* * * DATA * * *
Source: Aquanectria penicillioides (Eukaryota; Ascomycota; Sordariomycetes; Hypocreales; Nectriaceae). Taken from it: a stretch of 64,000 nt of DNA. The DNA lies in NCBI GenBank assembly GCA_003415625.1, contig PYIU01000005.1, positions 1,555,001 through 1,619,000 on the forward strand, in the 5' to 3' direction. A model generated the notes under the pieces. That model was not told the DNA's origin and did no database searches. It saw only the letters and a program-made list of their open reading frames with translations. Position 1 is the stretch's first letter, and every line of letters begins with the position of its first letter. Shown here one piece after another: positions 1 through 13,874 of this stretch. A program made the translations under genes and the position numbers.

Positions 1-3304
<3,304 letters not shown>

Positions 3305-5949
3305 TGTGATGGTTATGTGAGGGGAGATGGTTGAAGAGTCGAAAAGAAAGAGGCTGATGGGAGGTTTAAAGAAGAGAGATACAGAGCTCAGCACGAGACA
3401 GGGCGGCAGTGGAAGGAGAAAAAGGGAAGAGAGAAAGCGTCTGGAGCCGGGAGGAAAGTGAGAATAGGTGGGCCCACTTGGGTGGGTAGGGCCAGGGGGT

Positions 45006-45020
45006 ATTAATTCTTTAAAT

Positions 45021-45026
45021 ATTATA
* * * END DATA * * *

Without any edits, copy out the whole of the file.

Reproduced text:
Source: Aquanectria penicillioides (Eukaryota; Ascomycota; Sordariomycetes; Hypocreales; Nectriaceae). Taken from it: a stretch of 64,000 nt of DNA. The DNA lies in NCBI GenBank assembly GCA_003415625.1, contig PYIU01000005.1, positions 1,555,001 through 1,619,000 on the forward strand, in the 5' to 3' direction. A model generated the notes under the pieces. That model was not told the DNA's origin and did no database searches. It saw only the letters and a program-made list of their open reading frames with translations. Position 1 is the stretch's first letter, and every line of letters begins with the position of its first letter. Shown here one piece after another: positions 1 through 13,874 of this stretch. A program made the translations under genes and the position numbers.

Positions 1-3304
<3,304 letters not shown>

Positions 3305-5949
3305 TGTGATGGTTATGTGAGGGGAGATGGTTGAAGAGTCGAAAAGAAAGAGGCTGATGGGAGGTTTAAAGAAGAGAGATACAGAGCTCAGCACGAGACA
3401 GGGCGGCAGTGGAAGGAGAAAAAGGGAAGAGAGAAAGCGTCTGGAGCCGGGAGGAAAGTGAGAATAGGTGGGCCCACTTGGGTGGGTAGGGCCAGGGGGT

Positions 45006-45020
45006 ATTAATTCTTTAAAT

Positions 45021-45026
45021 ATTATA